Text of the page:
Both sides of DivInc – the incubator and the Gen-Z consultancy – are rooted in Jay’s past. He says: “‘Underestimated’ youngsters are kids like I used to be – people from a low-income or ethnic-minority background, or women. Historically, the media calls these people’ deprived’ or ‘disadvantaged’ – but those are derogatory terms. ‘Underestimated’ is better because it helps us realise that people from this group are often extremely talented but ignored. We’re not saying, ‘Give them a chance because they’re black, female or from a low-income background.’ We’re saying, ‘Give them a chance because they’re hugely talented.’ As a former ‘underestimated’ youngster myself, I know how many hurdles they face.”

DivInc’s incubator arm encourages youngsters to launch “pretty much anything”. The schoolkids who are lucky enough to take part watch a series of online videos, follow the steps, and after eight weeks build a business plan. Next, they send a pitch video to DivInc, and Jay and his team select the best ideas. Finally, the shortlisted youngsters attend a “demo day” where they pitch their ideas to investors, with the winners receiving money to launch their idea.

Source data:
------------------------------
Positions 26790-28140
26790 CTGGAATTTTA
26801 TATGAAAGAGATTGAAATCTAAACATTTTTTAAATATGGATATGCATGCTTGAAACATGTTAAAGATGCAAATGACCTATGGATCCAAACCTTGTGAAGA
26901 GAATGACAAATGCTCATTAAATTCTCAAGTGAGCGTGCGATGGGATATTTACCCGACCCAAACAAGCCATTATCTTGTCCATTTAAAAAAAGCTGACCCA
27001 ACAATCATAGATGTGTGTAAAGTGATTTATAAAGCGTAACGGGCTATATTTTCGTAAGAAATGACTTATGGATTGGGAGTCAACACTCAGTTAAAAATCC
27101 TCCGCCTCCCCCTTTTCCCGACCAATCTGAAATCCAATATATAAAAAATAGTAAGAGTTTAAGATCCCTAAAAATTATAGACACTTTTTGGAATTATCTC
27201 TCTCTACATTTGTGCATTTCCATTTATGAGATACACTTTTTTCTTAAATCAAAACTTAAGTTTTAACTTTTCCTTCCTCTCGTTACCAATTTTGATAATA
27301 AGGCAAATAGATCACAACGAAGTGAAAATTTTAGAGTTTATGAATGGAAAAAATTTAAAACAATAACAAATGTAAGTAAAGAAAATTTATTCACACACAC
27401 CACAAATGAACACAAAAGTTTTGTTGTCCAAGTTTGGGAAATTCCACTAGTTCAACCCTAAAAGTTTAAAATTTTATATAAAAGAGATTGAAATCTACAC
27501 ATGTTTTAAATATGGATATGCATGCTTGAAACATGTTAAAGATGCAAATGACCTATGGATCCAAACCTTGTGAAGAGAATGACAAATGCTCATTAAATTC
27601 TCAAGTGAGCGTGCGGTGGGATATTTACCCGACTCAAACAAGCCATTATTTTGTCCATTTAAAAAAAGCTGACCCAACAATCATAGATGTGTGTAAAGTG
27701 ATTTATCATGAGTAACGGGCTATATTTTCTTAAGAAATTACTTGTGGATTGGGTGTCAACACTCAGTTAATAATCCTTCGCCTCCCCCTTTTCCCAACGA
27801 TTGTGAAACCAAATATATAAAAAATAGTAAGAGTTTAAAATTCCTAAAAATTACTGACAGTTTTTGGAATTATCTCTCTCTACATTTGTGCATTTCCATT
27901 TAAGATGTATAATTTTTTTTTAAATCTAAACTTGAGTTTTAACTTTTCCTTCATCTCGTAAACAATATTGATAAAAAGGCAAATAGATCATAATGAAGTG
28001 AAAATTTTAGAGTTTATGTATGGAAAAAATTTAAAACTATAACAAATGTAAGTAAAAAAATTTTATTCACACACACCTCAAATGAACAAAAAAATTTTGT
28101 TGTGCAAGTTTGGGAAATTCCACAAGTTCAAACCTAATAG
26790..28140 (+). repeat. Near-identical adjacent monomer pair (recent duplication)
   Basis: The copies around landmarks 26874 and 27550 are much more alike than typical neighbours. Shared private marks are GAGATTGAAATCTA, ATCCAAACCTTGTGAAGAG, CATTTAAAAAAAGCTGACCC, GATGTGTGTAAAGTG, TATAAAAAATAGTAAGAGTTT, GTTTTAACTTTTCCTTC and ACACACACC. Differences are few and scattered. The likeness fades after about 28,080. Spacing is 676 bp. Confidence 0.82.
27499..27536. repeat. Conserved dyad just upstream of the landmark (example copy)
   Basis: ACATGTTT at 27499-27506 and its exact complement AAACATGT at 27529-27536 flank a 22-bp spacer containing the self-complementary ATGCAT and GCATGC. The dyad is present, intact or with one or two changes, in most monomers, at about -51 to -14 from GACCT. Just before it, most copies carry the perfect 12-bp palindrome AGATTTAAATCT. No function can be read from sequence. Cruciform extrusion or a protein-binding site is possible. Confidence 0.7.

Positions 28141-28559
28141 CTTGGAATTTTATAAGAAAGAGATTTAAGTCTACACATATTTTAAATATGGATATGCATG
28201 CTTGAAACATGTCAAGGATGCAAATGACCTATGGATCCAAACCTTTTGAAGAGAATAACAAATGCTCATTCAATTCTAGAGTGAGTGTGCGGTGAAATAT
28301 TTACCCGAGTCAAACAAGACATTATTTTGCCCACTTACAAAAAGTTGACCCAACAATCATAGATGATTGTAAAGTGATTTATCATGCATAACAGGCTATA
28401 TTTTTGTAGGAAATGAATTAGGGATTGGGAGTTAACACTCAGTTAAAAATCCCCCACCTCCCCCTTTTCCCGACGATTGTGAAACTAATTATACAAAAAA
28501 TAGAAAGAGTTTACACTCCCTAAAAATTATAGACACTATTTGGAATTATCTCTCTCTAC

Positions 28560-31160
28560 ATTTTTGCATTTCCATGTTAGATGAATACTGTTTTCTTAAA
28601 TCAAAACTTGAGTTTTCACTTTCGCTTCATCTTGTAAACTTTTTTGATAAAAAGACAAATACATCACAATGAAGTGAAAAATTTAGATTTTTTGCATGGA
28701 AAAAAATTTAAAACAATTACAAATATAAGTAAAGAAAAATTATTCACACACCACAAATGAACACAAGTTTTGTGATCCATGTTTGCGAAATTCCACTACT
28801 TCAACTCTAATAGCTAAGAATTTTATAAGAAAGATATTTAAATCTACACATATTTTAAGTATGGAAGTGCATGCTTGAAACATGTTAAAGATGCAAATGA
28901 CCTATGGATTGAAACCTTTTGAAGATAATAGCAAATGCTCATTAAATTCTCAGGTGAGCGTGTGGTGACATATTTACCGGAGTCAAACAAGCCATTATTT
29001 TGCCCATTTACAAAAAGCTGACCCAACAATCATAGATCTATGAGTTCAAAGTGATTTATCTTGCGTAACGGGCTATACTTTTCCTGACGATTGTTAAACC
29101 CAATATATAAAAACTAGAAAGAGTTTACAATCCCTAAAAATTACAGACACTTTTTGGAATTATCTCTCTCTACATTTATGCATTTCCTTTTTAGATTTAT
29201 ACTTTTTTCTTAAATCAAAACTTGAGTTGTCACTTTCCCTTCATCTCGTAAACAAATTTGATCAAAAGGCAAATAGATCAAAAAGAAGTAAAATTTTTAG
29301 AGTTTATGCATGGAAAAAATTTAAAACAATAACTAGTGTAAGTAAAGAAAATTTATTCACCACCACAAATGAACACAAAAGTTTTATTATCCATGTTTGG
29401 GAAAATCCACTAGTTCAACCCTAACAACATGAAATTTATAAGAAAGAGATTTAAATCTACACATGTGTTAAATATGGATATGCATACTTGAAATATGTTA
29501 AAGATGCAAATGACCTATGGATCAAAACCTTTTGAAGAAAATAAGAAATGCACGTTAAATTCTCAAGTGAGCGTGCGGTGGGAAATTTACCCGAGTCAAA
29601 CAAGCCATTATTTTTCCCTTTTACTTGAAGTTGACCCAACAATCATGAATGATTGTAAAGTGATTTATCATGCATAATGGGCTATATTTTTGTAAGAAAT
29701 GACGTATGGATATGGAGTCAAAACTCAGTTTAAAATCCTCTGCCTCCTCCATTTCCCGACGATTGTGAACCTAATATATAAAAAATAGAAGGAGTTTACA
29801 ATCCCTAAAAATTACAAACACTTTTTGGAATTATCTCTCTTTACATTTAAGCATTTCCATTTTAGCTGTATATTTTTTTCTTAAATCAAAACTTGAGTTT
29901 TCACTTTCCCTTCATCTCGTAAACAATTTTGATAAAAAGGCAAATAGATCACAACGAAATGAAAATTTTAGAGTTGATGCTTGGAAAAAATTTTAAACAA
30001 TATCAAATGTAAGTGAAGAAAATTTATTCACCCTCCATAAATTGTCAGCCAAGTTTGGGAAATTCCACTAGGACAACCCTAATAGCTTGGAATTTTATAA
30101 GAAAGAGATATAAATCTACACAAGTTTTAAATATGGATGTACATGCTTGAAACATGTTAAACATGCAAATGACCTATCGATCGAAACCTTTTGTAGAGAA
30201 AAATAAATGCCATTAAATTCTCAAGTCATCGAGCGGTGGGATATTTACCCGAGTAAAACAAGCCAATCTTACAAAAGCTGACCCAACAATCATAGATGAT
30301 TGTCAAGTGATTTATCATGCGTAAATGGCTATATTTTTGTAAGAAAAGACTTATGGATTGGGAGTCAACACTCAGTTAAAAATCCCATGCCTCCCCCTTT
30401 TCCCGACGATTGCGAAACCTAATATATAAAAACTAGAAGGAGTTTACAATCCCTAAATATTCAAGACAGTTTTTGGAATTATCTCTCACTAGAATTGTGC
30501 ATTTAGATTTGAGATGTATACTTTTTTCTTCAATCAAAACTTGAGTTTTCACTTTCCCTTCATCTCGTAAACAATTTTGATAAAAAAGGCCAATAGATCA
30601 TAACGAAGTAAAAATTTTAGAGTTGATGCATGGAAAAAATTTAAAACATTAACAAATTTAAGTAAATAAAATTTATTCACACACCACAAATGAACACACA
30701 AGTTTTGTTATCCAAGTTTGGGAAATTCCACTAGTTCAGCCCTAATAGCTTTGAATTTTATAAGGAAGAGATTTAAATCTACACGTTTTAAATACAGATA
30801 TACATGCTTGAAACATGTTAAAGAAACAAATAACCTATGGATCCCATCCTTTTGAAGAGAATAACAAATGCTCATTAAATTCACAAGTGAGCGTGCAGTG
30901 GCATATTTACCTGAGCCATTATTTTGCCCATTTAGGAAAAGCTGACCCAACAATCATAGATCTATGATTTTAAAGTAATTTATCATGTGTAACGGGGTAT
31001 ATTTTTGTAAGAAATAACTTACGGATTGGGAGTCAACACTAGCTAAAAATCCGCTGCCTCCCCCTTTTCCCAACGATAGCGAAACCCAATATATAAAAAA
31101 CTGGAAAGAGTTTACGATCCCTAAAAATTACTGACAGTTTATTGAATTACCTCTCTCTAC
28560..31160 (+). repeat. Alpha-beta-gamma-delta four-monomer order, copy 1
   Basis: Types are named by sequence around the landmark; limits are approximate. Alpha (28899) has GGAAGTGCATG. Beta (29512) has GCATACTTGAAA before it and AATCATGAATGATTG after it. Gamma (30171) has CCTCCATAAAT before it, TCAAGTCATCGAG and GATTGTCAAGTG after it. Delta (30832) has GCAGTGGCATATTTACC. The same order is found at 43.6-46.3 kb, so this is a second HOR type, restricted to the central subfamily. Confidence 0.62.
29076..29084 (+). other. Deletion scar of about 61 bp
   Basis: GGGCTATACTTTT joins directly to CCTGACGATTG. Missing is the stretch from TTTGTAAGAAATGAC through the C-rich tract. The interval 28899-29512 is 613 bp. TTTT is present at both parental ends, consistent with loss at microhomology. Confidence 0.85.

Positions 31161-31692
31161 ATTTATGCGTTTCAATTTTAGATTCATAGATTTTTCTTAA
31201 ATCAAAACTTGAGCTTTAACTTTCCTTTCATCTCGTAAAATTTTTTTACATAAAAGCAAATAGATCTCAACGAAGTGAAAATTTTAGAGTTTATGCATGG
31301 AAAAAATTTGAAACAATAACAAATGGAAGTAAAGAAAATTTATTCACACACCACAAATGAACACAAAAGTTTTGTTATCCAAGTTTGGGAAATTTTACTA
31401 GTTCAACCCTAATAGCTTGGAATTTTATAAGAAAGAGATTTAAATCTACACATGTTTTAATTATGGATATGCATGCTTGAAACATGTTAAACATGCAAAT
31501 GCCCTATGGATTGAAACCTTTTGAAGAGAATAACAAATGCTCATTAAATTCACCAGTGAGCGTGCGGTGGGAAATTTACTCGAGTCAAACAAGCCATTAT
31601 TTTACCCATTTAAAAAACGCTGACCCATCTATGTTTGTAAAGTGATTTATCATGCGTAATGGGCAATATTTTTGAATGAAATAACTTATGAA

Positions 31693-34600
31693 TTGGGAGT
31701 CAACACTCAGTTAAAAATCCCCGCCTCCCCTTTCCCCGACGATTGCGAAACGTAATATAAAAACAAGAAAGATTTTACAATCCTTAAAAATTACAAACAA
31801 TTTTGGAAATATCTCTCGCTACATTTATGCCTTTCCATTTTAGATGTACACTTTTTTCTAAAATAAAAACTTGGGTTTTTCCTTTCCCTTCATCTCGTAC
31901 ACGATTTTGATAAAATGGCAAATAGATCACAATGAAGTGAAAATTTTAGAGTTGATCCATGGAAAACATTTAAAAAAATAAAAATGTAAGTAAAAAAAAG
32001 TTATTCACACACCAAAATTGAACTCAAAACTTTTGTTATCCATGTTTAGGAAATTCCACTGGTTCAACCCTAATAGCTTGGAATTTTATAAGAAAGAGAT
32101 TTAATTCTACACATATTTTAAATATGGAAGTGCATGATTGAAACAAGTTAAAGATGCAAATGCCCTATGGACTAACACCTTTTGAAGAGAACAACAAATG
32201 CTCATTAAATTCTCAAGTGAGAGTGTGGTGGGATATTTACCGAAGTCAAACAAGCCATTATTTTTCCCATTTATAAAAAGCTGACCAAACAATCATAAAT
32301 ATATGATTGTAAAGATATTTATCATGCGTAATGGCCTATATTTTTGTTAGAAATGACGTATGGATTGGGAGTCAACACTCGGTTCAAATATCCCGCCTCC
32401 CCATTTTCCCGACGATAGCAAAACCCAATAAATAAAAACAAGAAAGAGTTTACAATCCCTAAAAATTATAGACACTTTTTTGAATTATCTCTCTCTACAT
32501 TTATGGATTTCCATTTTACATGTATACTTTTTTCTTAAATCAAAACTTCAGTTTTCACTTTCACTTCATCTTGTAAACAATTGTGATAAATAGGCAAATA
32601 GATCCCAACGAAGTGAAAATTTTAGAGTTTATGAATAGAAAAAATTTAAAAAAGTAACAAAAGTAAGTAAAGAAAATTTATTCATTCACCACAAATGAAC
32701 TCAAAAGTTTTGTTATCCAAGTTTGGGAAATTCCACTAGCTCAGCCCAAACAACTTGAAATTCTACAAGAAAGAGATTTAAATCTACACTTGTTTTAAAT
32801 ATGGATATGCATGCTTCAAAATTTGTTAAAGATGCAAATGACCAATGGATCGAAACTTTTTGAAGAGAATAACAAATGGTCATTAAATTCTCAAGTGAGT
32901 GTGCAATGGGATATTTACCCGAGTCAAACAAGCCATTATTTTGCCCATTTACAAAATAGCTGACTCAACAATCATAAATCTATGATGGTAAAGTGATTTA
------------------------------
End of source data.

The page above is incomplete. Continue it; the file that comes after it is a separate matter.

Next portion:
Inspired business model

The newer part of the business – DivInc’s Gen-Z consultancy – uses a similar model but is ingeniously tweaked into a client service. Jay explains: “Our consultancy allows brands to build products and marketing campaigns with Gen-Z in the room. We crowdsource talent from our database of more than 200,000 youngsters. First, the client tells us what they want to build. Next, we create a video showing our database what needs building and then we push the vid out. Interested youngsters apply to be involved, showing us how they’d help.”

DivInc sifts through the applications and picks the best. Finally, the chosen Gen-Z consultants come in for a one to three-day “Insights workshop ”, where the client and youngsters sit in the same room, working in partnership to build whatever’s needed. The young advisors receive £150 a day.

Jay believes this is a perfect situation for both Gen-Z and the brands. He explains: “The best way to create your product, branding or marketing is to build it with the user. It’s better than using focus groups where you’re saying, hey, we’ve already built it, what do you think? It’s more collaborative, which is ideal for Gen-Z. That’s why our slogan is ‘brutally honest Gen Z insights’. We’re not just saying ask them what they think. We’re saying build it with them. When you do that, you get true collaboration, and whatever you’re trying to put out will work so much better.”

Four Gen-Z characteristics